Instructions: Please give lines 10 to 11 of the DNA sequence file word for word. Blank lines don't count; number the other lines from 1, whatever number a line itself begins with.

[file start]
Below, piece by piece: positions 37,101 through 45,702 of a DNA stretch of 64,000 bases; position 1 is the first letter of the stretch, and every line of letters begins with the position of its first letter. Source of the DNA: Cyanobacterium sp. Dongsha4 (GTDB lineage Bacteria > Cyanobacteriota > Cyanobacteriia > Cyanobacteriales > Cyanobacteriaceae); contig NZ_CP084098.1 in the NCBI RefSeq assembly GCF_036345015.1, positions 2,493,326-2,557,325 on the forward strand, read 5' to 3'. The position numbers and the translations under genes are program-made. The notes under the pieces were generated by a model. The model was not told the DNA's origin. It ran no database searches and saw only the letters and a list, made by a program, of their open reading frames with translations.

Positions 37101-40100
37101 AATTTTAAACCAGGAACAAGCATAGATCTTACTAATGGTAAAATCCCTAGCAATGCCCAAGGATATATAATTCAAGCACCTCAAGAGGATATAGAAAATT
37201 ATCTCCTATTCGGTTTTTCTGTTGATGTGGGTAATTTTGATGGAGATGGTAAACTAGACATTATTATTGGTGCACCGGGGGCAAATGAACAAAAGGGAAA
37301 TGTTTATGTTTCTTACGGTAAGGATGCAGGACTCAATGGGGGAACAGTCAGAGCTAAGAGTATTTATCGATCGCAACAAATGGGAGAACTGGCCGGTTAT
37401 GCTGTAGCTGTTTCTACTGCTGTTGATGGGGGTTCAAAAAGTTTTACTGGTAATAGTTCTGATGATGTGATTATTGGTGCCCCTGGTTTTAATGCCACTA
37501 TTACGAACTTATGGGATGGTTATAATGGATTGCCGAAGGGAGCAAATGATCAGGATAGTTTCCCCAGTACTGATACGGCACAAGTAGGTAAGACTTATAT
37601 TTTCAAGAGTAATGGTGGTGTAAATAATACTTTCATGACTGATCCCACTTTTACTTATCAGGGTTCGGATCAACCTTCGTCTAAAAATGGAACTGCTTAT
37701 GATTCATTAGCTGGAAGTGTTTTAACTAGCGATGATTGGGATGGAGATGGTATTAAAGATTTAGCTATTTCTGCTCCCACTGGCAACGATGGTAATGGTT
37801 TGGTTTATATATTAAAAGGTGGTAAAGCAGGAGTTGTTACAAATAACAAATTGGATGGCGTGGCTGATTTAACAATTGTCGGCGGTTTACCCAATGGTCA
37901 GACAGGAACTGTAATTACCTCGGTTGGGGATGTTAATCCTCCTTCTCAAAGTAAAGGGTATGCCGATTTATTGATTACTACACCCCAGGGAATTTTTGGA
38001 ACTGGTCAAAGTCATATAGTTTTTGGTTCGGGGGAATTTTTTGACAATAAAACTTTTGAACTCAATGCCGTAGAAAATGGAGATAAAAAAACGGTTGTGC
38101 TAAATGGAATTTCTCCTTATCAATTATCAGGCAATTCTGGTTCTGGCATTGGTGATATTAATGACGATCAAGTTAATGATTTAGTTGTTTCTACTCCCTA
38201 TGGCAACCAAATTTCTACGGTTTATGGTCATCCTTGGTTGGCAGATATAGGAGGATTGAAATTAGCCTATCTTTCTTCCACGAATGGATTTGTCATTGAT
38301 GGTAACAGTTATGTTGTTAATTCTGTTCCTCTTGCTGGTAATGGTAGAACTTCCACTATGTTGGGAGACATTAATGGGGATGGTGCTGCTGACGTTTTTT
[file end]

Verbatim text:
37801 TGGTTTATATATTAAAAGGTGGTAAAGCAGGAGTTGTTACAAATAACAAATTGGATGGCGTGGCTGATTTAACAATTGTCGGCGGTTTACCCAATGGTCA
37901 GACAGGAACTGTAATTACCTCGGTTGGGGATGTTAATCCTCCTTCTCAAAGTAAAGGGTATGCCGATTTATTGATTACTACACCCCAGGGAATTTTTGGA